It’s a New Year, new decade, Veganuary … so it’s time for another election! This year is the London Mayoral Election. Over the coming months we’re going to be keeping an eye on each candidate as they reveal their manifestos, plans and hopes for London. But in case you had no idea, understandable this early in the campaign, here’s a guide to the main runners, riders and rank outsiders.

Labour: Sadiq Khan

Formerly the MP for Tooting, Sadiq Khan has been the incumbent since he was elected in 2016. He recently pledged free travel for the carers of the disabled; similar to the carer’s ticket used at the recently closed Winter Wonderland. His most famous policy is the introduction of the Hopper Fare whereby if you do bus journeys in one hour, you get the second free.

He caused controversy on January 6th by saying that the public ‘got it right’ in electing Boris Johnson, saying, ‘we got pasted’. In YouGov’s most recent poll he leads with 45 per cent popularity, but that could all change very quickly.

Conservative Party: Shaun Bailey

Second in the polls behind Sadiq Khan is former youth worker, and former special adviser on Youth & Crime to David Cameron, Shaun Bailey.

Before going into politics, the north Londoner worked as a youth worker, co-founding the now dissolved charity, MyGeneration. In a recent interview with the Huffington Post he promised to take a ‘zero tolerance’ stance on knife crime and add one-thousand police to London’s streets. This comes as the number of teenagers stabbed to death in London hits an eleven-year high.

As well as promising to cut violent crime, Shaun wants to focus on building homes that ordinary Londoners can afford, investing in London’s transport network and protecting London’s economy.

Liberal Democrats: Siobhan Benita

Merton-born Siobhan Benita is the final ‘factory candidate’ from the three main parties. Aiming to become London’s first female mayor. She was inspired to join the Liberal Democrats after the EU Referendum result. Before that she worked successfully in the Civil Service, joining the Department for Transport as part of the Fast Stream in 1996, and played a key role in creating a network for women in the public sector called Tabelle.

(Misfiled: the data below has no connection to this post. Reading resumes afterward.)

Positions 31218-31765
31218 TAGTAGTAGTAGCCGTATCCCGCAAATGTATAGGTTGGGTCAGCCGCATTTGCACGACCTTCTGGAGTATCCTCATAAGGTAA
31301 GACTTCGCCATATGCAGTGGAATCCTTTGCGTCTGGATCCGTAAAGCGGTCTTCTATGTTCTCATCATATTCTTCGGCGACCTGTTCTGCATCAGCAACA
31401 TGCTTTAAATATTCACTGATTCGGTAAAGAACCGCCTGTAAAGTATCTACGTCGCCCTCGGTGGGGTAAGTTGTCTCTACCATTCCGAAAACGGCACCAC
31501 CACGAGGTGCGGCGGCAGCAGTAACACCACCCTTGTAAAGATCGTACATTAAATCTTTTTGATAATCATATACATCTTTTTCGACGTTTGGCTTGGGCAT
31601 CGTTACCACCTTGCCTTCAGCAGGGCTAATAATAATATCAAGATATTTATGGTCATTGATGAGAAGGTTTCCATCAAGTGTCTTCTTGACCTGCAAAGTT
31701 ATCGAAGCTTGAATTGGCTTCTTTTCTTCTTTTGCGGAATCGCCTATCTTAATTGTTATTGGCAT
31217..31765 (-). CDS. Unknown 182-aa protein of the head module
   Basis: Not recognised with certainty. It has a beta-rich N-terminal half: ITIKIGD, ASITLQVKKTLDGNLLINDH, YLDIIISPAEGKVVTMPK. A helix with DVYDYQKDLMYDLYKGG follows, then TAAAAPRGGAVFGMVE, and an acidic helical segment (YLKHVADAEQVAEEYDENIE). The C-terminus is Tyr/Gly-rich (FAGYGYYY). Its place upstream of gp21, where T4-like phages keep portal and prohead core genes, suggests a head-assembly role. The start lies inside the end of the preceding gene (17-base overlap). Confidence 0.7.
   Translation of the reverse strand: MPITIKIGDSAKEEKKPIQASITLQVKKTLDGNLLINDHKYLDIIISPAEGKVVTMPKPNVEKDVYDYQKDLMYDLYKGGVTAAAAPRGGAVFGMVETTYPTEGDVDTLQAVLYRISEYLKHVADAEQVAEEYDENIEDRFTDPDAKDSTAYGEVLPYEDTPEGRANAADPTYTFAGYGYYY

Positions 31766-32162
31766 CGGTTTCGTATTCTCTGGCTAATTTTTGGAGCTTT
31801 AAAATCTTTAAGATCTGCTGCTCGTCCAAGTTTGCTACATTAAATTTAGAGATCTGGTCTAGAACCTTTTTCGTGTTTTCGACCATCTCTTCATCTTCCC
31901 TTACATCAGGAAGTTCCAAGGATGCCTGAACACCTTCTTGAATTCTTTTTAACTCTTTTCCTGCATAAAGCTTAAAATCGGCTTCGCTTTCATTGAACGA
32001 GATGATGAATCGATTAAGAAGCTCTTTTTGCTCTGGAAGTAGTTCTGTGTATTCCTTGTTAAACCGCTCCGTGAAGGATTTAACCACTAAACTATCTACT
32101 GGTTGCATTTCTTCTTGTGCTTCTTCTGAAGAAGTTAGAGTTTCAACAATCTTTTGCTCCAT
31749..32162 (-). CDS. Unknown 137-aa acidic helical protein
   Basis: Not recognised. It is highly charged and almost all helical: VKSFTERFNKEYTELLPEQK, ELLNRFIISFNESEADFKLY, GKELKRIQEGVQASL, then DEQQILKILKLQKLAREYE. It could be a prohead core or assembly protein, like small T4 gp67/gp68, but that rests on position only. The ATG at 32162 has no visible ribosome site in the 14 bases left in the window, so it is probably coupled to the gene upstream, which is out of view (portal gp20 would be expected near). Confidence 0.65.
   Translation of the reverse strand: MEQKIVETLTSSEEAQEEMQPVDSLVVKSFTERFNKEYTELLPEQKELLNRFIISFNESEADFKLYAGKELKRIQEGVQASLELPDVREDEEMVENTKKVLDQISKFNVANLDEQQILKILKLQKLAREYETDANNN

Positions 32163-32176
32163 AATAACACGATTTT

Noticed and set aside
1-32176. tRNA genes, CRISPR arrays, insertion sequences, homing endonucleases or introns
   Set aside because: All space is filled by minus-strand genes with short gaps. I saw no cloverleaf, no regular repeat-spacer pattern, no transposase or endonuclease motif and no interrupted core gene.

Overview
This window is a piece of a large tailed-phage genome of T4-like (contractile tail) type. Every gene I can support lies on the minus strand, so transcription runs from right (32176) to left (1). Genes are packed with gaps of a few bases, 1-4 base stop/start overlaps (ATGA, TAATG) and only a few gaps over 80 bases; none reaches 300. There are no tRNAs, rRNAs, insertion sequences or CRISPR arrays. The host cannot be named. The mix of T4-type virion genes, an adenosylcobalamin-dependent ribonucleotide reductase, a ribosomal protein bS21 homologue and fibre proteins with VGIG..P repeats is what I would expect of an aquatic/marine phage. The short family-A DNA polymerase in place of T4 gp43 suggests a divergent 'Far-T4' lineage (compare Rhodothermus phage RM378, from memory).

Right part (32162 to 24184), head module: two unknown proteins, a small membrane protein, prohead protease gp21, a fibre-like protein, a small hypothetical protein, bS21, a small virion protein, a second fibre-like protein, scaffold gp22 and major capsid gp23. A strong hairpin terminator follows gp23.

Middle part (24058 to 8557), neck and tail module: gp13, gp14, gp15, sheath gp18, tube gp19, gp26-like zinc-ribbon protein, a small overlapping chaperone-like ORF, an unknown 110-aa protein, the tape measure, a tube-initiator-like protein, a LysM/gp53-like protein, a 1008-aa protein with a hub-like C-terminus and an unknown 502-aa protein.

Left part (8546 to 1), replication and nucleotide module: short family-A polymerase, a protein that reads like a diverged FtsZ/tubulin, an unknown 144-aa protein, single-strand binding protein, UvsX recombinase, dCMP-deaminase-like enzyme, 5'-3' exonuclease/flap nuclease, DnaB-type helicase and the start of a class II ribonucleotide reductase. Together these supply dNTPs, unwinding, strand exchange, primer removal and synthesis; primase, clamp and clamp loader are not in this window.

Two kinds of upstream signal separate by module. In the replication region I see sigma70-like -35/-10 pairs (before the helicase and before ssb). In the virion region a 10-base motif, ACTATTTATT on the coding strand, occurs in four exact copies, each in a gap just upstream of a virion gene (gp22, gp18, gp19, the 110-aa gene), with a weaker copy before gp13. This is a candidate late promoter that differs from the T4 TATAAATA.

This is her first mayoral election as a Liberal Democrat Candidate. Her first was in 2012 as an independent. Just before Christmas she proposed that the £400 million pounds of unused Oyster Card credit should be donated to charities who help rough sleepers.

Greens: Sian Berry

Sian Berry is the candidate for the Green Party, joining. After graduating with a Master of Engineering from Oxford University in 1997, she moved to London at the age of 23.

Four years later she joined the Green Party. Since then she has become a local councillor for Camden and has since taken on several key roles within the organisation such as Campaigns Co-ordinator and Principle Speaker, succeeding Caroline Lucas. She has stood as mayoral candidate three times; in 2008, 2014 and 2016.

Outside of politics Sian worked for the Campaign for Better Transport advocacy group and is the author of multiple books on how to live a greener life.

Independent: Rory Stewart

Twenty years ago, in the film Gladiator, Derek Jacobi’s Gracchus said that ‘Rome is the mob’. According to Rory Stewart, London is 700 villages. This is not to mock the centrist Independent candidate. The former MP for Penrith and the Border, made his mark during the Conservative Leadership election last year and is one of the reasons why this election is a must watch.

In a recent interview with The London Economic, Stewart said it was all about ‘breaking it down to much smaller units’. This starts with his campaign being called London Speaks, to find out specifically what Londoners in each borough want. Running third in the polls, Stewart will not be a main contender for victory.

But stranger things have happened in politics before …

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